Treasury 10-year note yields dropped to a more than two-week low amid speculation the U.S. employment market is floundering as politicians debate the so-called fiscal cliff, sustaining demand for safer assets.
Treasury bond yields rose from almost record lows after Federal Reserve Chairman Ben S. Bernanke kept alive speculation the central bank will provide more monetary stimulus to sustain the U.S. economic recovery.
Treasuries were little changed after the government’s auction of $35 billion in five-year notes attracted the lowest demand in almost a year as yields traded less than a quarter-percentage point above record lows.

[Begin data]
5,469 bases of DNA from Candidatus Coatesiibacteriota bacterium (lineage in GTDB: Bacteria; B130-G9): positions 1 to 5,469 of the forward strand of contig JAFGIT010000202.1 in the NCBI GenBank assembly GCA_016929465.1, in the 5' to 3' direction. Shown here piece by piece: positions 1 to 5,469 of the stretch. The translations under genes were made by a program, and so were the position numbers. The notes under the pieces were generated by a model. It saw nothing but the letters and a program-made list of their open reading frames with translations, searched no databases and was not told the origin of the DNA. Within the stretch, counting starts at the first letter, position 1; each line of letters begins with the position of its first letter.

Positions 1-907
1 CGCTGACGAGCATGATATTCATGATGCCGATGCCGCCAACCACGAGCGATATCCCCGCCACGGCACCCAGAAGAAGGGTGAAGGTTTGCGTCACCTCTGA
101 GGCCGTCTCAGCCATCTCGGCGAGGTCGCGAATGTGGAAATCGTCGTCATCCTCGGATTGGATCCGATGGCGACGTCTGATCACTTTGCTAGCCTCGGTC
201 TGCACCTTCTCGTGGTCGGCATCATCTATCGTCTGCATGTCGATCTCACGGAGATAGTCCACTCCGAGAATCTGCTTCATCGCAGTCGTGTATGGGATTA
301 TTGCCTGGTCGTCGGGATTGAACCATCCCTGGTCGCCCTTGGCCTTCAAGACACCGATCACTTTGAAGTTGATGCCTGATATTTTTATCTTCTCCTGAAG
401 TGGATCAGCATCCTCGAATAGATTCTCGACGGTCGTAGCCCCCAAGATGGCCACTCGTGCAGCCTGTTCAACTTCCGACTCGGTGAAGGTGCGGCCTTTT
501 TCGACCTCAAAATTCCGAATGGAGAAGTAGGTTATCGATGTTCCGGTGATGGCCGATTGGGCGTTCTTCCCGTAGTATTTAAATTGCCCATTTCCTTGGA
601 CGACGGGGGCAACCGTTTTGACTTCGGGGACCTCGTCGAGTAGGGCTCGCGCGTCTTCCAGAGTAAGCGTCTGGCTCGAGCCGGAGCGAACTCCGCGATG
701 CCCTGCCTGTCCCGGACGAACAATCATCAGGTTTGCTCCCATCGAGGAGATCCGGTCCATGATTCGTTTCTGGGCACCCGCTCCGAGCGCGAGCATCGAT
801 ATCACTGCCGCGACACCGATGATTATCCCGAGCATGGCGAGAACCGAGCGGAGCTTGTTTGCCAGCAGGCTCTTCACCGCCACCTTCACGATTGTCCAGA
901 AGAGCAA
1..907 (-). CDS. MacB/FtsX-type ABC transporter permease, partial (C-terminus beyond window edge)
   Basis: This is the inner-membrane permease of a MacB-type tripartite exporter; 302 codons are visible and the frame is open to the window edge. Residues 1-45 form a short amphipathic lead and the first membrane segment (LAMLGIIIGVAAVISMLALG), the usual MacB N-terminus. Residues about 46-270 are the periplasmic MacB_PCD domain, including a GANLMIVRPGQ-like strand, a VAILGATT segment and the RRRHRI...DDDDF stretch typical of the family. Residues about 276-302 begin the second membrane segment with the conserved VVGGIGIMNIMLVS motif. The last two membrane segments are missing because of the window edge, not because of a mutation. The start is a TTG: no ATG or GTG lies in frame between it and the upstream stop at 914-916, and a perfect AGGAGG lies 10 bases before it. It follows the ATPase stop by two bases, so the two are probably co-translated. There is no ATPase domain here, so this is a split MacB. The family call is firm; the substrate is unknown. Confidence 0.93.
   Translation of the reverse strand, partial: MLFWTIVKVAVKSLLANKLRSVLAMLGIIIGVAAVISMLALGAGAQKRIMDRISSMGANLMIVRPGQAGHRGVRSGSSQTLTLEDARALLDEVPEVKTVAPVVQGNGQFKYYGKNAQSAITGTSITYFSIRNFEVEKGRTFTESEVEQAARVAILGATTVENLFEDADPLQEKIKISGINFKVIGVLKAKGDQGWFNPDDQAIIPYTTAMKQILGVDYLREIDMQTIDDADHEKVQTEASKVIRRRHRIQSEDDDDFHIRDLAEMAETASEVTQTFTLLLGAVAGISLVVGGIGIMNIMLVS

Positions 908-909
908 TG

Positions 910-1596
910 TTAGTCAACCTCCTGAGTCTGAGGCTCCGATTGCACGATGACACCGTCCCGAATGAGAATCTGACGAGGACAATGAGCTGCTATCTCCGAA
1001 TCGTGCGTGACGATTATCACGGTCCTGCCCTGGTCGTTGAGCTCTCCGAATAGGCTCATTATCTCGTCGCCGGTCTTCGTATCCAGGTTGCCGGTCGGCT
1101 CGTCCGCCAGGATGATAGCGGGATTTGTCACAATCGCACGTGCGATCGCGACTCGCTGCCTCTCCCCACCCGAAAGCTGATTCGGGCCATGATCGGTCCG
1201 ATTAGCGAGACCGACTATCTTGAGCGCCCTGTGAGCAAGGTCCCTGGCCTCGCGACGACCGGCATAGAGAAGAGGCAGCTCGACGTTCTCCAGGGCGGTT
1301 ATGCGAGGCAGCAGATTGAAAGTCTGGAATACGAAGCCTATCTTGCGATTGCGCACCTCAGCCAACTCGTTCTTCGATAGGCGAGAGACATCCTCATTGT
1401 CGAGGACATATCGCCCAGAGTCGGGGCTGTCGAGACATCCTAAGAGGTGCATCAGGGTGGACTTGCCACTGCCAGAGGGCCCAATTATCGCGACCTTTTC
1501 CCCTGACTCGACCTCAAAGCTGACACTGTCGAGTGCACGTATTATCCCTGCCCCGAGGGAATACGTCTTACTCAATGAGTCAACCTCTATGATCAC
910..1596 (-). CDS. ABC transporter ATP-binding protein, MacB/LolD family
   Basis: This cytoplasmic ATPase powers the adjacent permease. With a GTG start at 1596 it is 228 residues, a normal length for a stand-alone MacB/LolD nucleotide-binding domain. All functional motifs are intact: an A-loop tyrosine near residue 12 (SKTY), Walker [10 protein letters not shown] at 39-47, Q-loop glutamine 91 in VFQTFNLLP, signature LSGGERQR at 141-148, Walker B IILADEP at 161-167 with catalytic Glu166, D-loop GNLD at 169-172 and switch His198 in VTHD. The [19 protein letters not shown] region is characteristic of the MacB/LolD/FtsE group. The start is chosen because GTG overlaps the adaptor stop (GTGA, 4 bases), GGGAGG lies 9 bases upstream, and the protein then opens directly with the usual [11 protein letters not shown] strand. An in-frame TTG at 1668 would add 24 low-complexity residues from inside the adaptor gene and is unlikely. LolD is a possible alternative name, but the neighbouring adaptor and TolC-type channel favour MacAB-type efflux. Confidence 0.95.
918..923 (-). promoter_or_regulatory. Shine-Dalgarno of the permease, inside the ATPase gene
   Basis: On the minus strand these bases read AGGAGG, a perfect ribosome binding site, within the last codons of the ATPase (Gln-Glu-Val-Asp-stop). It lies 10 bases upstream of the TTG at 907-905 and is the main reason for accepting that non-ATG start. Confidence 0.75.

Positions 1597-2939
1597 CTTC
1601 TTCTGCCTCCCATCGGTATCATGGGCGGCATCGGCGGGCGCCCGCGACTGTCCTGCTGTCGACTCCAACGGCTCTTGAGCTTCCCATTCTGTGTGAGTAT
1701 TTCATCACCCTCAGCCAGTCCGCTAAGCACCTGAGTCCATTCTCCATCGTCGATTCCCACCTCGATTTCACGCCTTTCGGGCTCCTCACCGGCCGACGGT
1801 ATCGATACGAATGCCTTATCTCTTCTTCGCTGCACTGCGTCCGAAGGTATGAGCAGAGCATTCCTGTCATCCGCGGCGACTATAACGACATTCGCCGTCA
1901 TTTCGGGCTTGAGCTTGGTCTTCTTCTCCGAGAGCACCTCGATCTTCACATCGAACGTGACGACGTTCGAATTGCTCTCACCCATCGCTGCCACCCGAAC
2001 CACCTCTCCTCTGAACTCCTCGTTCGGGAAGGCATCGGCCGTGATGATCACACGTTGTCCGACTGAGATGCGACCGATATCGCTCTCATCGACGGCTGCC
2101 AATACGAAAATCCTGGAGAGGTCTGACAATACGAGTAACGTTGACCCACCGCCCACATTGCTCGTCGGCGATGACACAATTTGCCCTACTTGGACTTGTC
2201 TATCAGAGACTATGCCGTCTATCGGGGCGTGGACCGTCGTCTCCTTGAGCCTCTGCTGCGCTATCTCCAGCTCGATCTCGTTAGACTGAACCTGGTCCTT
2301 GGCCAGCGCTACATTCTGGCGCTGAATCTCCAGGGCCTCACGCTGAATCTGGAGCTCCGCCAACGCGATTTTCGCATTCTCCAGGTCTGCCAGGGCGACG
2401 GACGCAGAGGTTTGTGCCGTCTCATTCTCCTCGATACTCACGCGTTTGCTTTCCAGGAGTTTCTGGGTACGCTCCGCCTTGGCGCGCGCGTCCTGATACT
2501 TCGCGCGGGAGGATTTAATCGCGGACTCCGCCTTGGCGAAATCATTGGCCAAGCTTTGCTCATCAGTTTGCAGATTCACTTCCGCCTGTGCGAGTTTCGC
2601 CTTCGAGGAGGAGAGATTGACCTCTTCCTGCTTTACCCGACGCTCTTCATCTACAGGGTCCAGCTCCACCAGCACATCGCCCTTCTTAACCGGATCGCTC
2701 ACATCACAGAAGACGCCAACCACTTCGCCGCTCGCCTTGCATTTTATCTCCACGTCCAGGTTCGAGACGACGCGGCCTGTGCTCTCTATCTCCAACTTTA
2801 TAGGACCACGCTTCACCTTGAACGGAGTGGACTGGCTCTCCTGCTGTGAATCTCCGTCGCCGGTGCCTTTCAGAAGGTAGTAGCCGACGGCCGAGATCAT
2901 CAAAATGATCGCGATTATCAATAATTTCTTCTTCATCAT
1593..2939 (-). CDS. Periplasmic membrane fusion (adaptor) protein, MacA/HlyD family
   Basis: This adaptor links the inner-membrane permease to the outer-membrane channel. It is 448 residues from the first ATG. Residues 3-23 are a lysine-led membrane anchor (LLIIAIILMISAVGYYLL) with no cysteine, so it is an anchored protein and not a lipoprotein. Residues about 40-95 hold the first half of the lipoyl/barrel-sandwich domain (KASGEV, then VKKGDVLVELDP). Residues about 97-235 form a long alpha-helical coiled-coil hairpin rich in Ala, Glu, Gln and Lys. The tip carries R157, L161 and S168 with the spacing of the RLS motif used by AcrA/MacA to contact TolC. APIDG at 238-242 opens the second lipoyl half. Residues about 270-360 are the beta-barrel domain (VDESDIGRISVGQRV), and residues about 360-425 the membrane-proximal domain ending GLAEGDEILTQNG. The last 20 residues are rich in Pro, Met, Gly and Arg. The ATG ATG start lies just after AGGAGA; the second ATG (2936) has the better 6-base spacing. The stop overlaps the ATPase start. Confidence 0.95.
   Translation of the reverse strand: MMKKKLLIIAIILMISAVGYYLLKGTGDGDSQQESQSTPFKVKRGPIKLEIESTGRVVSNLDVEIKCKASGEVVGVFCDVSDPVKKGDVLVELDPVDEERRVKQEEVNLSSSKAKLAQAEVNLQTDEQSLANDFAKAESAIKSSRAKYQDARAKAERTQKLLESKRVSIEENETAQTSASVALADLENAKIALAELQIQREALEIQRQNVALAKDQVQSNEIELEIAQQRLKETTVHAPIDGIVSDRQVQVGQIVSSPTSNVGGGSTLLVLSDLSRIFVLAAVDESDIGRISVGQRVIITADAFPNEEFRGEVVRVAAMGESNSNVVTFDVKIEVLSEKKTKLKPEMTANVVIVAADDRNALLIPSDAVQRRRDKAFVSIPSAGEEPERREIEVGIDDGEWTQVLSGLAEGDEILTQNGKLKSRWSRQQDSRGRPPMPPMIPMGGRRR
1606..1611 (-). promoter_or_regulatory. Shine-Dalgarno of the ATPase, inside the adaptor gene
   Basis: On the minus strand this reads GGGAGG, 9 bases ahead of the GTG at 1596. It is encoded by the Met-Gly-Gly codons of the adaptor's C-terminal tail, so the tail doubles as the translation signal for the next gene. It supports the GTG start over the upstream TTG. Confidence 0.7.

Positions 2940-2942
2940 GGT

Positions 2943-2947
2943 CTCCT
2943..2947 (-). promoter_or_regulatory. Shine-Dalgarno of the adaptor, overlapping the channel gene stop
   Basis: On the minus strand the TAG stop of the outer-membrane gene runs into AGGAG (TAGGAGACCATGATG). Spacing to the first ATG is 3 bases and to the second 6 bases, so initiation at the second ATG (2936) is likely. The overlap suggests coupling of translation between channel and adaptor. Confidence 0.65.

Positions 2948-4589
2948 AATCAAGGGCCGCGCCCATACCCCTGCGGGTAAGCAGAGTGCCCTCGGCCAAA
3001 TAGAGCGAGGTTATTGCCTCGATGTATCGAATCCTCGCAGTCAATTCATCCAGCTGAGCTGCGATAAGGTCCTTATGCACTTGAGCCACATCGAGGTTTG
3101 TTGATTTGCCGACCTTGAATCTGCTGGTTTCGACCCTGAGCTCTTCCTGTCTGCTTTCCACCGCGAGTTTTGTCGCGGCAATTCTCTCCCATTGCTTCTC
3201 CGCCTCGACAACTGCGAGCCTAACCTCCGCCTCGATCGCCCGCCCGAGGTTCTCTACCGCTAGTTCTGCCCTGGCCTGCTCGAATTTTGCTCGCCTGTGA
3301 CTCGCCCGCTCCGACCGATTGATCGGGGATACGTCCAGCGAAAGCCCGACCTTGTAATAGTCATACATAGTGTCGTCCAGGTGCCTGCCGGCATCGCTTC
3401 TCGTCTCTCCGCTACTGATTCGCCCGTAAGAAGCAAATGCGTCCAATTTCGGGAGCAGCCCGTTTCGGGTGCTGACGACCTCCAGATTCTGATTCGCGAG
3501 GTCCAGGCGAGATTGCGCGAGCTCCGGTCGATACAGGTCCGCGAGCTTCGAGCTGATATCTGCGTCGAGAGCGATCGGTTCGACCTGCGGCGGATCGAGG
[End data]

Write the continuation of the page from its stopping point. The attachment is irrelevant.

Treasuries rose, trimming the biggest monthly drop in more than a year, after an auction generated higher-than-average demand. The dollar strengthened against most major counterparts, and the Standard & Poor’s 500 Index fell from an almost four-year high.
Treasuries rose, pushing two-year note yields to within a basis point of the record low, on concern Europe’s sovereign-debt crisis is getting worse and as the Federal Reserve cut its forecast for U.S. growth.
Treasuries rose as the highest pre- auction yields since July spurred stronger-than-average demand at a government sale of $35 billion in two-year securities and reports showed declines in consumer confidence and home prices.